I’m in a bit of a dilemma. I have just returned from the latest Business Chicks breakfast at the Westin in Sydney. Business Chicks is an Australia-wide organisation for women in business and a very successful one at that. As one of few female editors of a business magazine, I have always had a fundamental issue with ‘women in business’. This is not a new or particularly unique viewpoint, but I’m going to share it anyway: I don’t think women should group themselves into a organisation on the basis of their sex. I think it’s even less appropriate in a business context because it’s an area where we have been debating the ‘glass ceiling’ and the fact that the best person should get the top job, regardless of whether they’re a he or a she, for years. In 2009, I’d like to think we’re getting past all that.
Successful and inspirational female entrepreneurs grace the pages of my magazine month in, month out, but it’s not because they’re women, it’s because they’re good at what they do. I recently spent a lot of time debating whether or not to run our forthcoming (March issue) feature on what women wear to work because I would be mortified if anyone thought this was a patronising article about why women should dress well to get ahead in their careers. Far from it, that particular feature is one I think our female readers will enjoy and one where businesswomen talk about no longer having to power dress to be taken seriously at the office.
Why I’m in a dilemma is this: there were almost 900 women at that superbly organised breakfast so there’s obviously a need, or a desire, for these kind of networking events. Everyone certainly seemed to be enjoying themselves—even me—but I had to a draw a line when the delightful Natarsha Belling, newsreader and MC, told everyone to get up from their seats and dance while some loud music (Beyonce maybe? I forget as I was so horrified!) was pumped out over the speakers. I stood there being very British perhaps, and not joining in.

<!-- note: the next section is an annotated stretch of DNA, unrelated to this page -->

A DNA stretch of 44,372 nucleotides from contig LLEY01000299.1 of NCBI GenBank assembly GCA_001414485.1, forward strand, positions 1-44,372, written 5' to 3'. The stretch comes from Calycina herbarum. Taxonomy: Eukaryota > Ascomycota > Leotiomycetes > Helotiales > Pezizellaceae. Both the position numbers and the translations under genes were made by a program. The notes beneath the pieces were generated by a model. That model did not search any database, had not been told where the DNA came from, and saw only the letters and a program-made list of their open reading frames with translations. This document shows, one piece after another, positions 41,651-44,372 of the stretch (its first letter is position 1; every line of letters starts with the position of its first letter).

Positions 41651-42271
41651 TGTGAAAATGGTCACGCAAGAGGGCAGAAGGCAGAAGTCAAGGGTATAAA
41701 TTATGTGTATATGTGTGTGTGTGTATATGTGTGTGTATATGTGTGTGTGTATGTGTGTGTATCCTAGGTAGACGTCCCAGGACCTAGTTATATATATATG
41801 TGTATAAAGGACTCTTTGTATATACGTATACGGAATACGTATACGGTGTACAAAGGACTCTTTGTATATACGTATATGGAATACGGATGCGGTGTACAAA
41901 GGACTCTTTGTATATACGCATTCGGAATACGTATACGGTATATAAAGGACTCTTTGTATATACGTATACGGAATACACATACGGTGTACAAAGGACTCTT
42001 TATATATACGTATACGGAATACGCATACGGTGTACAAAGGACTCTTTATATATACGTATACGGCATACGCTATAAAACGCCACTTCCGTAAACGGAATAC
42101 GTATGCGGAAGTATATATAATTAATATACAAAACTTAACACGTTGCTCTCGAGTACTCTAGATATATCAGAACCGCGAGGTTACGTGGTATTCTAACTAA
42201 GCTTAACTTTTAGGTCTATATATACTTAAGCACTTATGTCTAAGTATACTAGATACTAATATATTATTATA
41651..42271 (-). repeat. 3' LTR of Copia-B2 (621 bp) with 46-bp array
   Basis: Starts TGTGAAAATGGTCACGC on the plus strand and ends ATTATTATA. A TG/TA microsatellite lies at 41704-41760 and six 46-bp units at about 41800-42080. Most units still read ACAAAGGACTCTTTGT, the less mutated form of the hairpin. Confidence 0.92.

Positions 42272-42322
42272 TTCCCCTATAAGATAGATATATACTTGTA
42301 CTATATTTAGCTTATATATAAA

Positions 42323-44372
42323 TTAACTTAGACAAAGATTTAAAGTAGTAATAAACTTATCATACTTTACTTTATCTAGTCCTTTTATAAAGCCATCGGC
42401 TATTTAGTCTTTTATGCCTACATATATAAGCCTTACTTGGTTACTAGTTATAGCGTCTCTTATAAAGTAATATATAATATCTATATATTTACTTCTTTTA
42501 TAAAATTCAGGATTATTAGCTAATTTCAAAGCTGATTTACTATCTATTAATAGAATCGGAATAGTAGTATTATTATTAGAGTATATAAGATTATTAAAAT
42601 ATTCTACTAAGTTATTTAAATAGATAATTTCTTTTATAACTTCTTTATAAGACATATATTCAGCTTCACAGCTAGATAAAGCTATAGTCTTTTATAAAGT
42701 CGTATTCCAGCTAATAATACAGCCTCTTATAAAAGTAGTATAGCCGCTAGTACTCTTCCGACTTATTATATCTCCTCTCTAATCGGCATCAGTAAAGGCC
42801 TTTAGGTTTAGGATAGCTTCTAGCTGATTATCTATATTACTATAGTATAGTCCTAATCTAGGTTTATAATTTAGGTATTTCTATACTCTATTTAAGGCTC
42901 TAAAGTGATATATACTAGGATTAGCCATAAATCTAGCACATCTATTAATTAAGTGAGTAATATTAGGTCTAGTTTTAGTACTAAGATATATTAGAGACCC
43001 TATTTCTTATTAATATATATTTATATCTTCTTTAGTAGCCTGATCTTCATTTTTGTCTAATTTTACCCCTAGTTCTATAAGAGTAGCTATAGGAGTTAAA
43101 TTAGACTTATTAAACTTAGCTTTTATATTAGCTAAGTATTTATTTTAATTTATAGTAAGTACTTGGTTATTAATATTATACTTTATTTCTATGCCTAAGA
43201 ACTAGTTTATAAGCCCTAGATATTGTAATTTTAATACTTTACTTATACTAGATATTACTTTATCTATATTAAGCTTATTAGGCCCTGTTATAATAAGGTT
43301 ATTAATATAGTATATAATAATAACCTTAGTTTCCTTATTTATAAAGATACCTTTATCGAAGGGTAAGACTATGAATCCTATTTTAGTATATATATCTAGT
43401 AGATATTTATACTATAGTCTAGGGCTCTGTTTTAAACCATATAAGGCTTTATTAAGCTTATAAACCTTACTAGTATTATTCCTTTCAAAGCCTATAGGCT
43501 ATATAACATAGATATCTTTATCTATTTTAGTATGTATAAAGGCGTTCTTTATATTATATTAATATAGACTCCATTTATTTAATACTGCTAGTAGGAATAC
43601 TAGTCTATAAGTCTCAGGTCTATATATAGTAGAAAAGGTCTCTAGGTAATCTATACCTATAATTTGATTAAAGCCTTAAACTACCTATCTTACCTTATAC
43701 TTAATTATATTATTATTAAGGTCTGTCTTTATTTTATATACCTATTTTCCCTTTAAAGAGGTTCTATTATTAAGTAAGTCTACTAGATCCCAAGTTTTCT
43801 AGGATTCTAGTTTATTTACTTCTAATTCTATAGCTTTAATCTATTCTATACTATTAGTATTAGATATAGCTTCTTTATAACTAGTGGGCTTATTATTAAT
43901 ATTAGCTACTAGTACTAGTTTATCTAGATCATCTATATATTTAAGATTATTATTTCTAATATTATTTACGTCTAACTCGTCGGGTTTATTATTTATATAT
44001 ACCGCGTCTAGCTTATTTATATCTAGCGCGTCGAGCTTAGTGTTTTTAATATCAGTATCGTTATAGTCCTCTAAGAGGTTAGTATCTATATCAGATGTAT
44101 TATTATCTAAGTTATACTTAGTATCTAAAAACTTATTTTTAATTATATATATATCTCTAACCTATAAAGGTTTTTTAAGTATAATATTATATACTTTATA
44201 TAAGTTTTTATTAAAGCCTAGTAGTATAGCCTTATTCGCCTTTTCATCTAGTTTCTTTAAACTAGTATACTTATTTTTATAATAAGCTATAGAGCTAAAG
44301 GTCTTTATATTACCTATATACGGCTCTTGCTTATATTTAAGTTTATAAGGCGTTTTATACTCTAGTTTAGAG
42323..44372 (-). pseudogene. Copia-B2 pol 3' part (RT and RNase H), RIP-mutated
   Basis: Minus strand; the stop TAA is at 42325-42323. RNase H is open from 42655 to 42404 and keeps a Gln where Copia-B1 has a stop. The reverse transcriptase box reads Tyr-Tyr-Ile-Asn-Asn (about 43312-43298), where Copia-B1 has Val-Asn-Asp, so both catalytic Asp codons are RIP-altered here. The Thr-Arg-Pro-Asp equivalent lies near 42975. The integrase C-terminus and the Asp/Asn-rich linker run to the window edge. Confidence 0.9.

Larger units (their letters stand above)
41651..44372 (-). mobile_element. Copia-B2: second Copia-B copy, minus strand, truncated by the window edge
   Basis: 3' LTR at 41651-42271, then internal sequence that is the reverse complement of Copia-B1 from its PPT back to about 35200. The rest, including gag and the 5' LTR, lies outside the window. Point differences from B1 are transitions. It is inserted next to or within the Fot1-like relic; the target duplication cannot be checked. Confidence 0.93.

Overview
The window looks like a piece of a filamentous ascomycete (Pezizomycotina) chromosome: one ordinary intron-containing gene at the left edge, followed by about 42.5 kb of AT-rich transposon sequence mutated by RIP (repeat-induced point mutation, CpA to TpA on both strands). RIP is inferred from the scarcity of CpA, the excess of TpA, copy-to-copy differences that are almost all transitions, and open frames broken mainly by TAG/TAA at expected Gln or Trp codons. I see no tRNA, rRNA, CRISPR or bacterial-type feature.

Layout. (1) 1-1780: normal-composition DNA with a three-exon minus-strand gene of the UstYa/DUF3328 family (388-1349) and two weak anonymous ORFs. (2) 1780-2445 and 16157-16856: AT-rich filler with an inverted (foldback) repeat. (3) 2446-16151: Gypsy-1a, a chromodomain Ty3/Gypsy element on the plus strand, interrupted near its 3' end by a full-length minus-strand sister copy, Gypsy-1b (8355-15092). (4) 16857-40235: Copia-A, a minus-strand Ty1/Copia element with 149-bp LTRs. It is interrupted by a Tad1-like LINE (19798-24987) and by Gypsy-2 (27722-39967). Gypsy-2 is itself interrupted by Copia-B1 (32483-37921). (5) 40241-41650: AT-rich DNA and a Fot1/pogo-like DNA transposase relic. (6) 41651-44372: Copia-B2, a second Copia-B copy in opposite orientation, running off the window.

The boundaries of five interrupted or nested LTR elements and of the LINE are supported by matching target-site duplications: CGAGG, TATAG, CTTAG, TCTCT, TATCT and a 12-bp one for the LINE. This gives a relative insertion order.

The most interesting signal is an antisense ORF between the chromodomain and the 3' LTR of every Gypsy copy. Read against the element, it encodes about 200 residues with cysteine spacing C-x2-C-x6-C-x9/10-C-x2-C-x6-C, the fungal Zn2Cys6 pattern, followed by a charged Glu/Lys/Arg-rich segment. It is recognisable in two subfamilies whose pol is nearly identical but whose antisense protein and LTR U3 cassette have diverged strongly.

This is not me being derogatory about Business Chicks or indeed its well respected founder (and ‘chief chick’) Emma Isaacs; more a discussion of why women want to be a part of these groups and what they get out of them. I’d love to hear your comments. Maybe I’ve got it all wrong and too quickly jumped to the conclusion that these organisations are sexist, unnecessary or old-fashioned. One thing they’re certainly not is unpopular.
What you can be sure of is that ‘women in business’ will never be a section of Dynamic Business magazine while I’m the editor. If you think I’m wrong, please let me know why!